Unexpectedly, someone asked her to speak. She hadn’t planned for that — but she got into the back of pickup truck, took the microphone and did it.
“There was a huge turnout, which was pretty impressive and good to see,” she recalled. After that, “a few people came up to me and they said, ‘Oh, are you going to organize something in Berkeley?’ And I was, like, ‘I don’t know, I’ve never done this before. I’m a freshman.’”
But she took the initiative, and other Ukrainians joined the organizing effort.
At the same time, the pieces of family history and Ukrainian history she’d heard from her parents — their lives as Jews in the Soviet Union, at risk of persecution and denied permission to emigrate — all began to come together in her mind.
“I don’t even think I’ve cried about the situation,” she said. “I feel like I’m not fully processing it because I have so much going on that I can’t just stop everything. There are people in Ukraine joining the armed forces, fighting, protecting their country.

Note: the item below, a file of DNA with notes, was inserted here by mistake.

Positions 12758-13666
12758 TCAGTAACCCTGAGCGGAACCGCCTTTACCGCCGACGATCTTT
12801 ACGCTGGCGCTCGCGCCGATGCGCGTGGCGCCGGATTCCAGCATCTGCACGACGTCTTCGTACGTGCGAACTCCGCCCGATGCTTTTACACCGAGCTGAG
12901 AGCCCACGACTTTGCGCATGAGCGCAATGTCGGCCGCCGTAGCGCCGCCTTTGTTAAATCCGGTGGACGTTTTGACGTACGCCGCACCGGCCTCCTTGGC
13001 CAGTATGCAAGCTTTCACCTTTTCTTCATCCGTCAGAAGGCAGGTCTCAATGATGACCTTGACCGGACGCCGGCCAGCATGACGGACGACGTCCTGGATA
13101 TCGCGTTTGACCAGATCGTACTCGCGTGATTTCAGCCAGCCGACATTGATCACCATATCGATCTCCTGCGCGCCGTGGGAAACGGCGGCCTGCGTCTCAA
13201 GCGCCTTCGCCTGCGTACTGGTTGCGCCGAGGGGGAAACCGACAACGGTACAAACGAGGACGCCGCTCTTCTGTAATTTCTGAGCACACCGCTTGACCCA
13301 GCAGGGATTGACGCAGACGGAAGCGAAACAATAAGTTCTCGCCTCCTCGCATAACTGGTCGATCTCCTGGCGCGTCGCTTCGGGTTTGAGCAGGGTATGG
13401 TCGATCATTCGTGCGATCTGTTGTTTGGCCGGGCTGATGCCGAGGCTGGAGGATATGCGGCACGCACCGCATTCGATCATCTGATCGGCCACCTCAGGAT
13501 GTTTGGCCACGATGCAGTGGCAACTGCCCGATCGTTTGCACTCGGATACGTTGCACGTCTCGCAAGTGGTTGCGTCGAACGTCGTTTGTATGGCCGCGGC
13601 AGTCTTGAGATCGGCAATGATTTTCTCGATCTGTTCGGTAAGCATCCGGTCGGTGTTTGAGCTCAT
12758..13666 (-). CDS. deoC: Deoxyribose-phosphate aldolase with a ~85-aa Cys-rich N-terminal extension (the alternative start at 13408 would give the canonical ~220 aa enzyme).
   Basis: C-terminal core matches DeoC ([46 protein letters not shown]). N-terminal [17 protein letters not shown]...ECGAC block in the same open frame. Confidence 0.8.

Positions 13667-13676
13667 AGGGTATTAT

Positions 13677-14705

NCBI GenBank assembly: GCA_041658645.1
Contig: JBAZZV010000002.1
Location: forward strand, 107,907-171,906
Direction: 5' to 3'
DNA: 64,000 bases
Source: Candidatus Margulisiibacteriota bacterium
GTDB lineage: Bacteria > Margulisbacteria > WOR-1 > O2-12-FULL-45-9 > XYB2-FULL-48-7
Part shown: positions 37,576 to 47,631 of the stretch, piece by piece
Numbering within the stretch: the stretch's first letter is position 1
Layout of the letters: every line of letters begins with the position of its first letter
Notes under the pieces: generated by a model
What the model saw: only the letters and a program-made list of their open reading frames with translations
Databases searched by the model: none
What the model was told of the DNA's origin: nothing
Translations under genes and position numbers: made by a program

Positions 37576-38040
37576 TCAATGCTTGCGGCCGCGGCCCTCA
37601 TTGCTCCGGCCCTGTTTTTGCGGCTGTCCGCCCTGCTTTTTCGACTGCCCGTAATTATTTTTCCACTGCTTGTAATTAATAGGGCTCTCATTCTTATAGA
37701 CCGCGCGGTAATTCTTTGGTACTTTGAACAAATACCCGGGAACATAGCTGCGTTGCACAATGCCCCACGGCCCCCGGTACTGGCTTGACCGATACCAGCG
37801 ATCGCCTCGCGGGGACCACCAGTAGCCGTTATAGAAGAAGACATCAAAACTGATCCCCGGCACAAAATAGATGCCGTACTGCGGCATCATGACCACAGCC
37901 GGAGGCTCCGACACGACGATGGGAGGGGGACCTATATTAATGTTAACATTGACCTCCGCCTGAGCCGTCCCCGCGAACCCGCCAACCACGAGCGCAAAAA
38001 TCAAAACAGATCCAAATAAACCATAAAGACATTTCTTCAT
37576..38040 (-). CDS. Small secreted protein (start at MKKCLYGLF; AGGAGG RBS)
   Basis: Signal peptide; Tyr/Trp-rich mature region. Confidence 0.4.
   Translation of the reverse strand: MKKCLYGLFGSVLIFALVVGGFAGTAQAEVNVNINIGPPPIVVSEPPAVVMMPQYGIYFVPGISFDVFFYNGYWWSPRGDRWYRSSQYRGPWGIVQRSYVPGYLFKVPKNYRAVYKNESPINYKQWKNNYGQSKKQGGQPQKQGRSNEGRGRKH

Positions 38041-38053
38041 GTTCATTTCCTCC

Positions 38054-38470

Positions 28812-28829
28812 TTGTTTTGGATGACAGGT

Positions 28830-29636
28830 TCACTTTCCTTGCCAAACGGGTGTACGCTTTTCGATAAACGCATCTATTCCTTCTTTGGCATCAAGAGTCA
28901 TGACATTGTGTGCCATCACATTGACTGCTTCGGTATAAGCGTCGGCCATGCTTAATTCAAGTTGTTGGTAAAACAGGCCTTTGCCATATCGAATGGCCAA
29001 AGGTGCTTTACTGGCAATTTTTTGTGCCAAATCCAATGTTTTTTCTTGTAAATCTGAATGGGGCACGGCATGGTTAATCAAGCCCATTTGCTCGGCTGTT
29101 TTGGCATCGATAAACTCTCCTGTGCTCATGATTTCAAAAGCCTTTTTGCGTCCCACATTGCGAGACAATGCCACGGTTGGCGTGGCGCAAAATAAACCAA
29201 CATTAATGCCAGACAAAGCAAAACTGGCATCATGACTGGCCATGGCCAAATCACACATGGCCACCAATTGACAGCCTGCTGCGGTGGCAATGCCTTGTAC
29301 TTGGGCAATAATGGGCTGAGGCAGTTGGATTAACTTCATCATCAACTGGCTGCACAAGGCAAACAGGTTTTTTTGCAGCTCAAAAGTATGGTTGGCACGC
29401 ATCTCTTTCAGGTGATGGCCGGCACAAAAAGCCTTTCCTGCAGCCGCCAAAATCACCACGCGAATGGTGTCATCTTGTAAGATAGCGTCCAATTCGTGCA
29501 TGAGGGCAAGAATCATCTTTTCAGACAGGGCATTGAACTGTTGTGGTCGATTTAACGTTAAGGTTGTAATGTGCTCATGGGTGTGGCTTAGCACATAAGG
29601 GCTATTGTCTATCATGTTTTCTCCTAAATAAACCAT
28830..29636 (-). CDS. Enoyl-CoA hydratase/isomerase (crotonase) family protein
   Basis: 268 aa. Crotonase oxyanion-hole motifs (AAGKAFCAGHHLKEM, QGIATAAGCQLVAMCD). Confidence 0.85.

“I can’t do that physically, but there’s so much to be done here — there’s not really time to grieve.”
The uneasy expatriate: Can you go home again?
Like some fellow Berkeley students, Danylo Tavrov has begun to recover from the shock. Like them, he has found ways to contribute to the defense of his country and his people. As a volunteer with Nova Ukraine, he has researched English-language courses and cancer care options for Ukrainian refugees who may soon come to the United States.